Before the Spaniards return, an English ship appears; mutineers have commandeered the vessel and intend to maroon their captain on the island. Crusoe and the ship’s captain strike a deal in which Crusoe helps the captain and the loyal sailors retake the ship and leave the worst mutineers on the island. Before embarking for England, Crusoe shows the mutineers how he survived on the island and states that there will be more men coming. Crusoe leaves the island 19 December 1686 and arrives in England on 11 June 1687. He learns that his family believed him dead; as a result, he was left nothing in his father’s will. Crusoe departs for Lisbon to reclaim the profits of his estate in Brazil, which has granted him much wealth. In conclusion, he transports his wealth overland to England to avoid travelling by sea. Friday accompanies him and, en route, they endure one last adventure together as they fight off famished wolves while crossing the Pyrenees.

Reception and sequels[edit]

 

 

Plaque in Queen’s Gardens, Hull—the former Queen’s Dock from which Crusoe sailed—showing him on his island

The book was published on 25 April 1719. Before the end of the year, this first volume had run through four editions.

By the end of the 19th century, no book in the history of Western literature had more editions, spin-offs and translations (even into languages such as Inuktitut, Coptic and Maltese) than Robinson Crusoe, with more than 700 such alternative versions, including children’s versions with mainly pictures and no text.[9]

The term “Robinsonade” was coined to describe the genre of stories similar to Robinson Crusoe.

Defoe went on to write a lesser-known sequel, The Farther Adventures of Robinson Crusoe. It was intended to be the last part of his stories, according to the original title-page of its first edition but a third part, Serious Reflections During the Life & Surprising Adventures of Robinson Crusoe, With His Vision of the Angelic World, was added later; it is a mostly forgotten series of moral essays with Crusoe’s name attached to give interest.

Real-life castaways[edit]

 

This section needs additional citations for verification. Please help improve this article by adding citations to reliable sources. Unsourced material may be challenged and removed. (April 2013)

See also: Castaway § Real occurrences

 

 

Book on Alexander Selkirk

There were many stories of real-life castaways in Defoe’s time. Defoe’s immediate inspiration for Crusoe is usually thought to be a Scottish sailor named Alexander Selkirk, who was rescued in 1709 by Woodes Rogers’ expedition after four years on the uninhabited island of Más a Tierra in the Juan Fernández Islands off the Chilean coast. Rogers’ “Cruising Voyage” was published in 1712, with an account of Alexander Selkirk’s ordeal. However, Robinson Crusoe is far from a copy of Woodes Rogers’ account: Selkirk was marooned at his own request, while Crusoe was shipwrecked; the islands are different; Selkirk lived alone for the whole time, while Crusoe found companions; while Selkirk stayed on his island for four years, not twenty-eight. Furthermore, much of the appeal of Defoe’s novel is the detailed and captivating account of Crusoe’s thoughts, occupations and activities which goes far beyond that of Rogers’ basic descriptions of Selkirk, which account for only a few pages. However, one must not forget that Defoe considered himself as the editor of the story. He was adamant to maintain his claim that the real author Robinson Crusoe had been a person still alive in 1719-20.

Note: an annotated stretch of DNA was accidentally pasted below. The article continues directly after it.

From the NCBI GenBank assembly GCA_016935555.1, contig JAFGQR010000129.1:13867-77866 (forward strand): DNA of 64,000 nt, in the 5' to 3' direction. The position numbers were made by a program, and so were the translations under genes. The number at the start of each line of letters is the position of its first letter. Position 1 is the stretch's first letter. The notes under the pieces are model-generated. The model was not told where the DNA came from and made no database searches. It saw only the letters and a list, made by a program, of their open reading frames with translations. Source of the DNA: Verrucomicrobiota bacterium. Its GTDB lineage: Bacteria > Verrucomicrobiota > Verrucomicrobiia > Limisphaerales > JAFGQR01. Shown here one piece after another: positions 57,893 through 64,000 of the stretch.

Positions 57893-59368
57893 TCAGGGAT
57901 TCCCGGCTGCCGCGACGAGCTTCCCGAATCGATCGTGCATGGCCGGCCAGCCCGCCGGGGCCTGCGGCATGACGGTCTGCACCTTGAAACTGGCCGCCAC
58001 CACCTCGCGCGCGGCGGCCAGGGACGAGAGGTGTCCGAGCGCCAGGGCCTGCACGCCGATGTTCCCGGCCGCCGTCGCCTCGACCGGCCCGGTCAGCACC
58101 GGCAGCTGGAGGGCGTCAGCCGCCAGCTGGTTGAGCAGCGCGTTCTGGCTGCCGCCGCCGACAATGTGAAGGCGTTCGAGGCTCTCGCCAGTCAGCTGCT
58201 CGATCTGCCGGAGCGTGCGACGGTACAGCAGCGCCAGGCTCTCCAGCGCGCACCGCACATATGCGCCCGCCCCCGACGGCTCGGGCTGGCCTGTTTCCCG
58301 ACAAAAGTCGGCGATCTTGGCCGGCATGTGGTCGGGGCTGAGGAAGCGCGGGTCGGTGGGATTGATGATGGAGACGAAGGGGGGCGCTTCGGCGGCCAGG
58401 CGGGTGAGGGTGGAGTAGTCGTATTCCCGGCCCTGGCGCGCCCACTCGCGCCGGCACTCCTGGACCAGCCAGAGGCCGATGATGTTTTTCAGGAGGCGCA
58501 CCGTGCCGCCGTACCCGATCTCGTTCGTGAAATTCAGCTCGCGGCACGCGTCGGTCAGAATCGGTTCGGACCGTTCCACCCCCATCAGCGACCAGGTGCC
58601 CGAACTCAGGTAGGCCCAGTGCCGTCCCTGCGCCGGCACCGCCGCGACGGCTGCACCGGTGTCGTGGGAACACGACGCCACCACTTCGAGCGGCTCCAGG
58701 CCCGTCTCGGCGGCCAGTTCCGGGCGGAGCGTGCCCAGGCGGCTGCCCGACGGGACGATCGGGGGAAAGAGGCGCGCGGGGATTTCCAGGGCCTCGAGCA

Tim Severin’s book Seeking Robinson Crusoe (2002) unravels a much wider and more plausible range of potential sources of inspiration, and concludes by identifying castaway surgeon Henry Pitman as the most likely. An employee of the Duke of Monmouth, Pitman played a part in the Monmouth Rebellion. His short book about his desperate escape from a Caribbean penal colony, followed by his shipwrecking and subsequent desert island misadventures, was published by J. Taylor of Paternoster Row, London, whose son William Taylor later published Defoe’s novel. Severin argues that since Pitman appears to have lived in the lodgings above the father’s publishing house and that Defoe himself was a mercer in the area at the time, Defoe may have met Pitman in person and learned of his experiences first-hand, or possibly through submission of a draft.[10]

Severin also discusses another publicised case of a marooned man named only as Will, of the Miskito people of Central America, who may have led to the depiction of Man Friday.[11]

Interpretations

Category

Literature

Authors

Daniel Defoe

Printing Date

18th Century

Language

French

Binding

Leather

Book Condition

Good

Collation

Complete